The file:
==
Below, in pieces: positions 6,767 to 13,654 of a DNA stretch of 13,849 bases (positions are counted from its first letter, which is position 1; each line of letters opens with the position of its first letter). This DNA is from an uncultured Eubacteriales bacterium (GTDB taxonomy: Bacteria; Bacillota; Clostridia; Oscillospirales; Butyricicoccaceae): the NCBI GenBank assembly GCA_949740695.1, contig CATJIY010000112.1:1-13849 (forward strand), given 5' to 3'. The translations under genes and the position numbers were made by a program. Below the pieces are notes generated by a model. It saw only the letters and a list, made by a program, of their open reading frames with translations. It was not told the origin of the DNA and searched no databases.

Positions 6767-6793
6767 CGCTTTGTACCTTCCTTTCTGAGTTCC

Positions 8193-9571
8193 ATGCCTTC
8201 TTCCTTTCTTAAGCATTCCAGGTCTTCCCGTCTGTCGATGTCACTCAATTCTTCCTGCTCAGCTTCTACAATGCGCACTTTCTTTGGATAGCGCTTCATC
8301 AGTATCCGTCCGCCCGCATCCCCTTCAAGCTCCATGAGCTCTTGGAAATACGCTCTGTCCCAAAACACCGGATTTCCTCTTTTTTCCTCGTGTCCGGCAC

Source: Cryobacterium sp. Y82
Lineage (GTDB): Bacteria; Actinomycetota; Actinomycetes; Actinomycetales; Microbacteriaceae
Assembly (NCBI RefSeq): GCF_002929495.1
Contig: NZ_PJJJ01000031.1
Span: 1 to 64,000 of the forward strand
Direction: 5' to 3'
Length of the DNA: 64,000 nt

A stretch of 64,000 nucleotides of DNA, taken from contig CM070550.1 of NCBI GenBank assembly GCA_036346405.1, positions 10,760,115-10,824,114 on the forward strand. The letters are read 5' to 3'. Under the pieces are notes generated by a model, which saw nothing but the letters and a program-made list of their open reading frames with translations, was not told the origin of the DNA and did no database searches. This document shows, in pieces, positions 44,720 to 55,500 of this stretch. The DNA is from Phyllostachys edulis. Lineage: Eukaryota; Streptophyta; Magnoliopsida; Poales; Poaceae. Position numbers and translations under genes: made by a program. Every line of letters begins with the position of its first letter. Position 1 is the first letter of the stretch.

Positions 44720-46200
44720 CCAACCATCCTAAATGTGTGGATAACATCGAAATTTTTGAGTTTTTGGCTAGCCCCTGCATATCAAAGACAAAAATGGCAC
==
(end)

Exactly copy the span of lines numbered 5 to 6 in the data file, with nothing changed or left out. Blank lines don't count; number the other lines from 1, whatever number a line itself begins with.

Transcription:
8193 ATGCCTTC
8201 TTCCTTTCTTAAGCATTCCAGGTCTTCCCGTCTGTCGATGTCACTCAATTCTTCCTGCTCAGCTTCTACAATGCGCACTTTCTTTGGATAGCGCTTCATC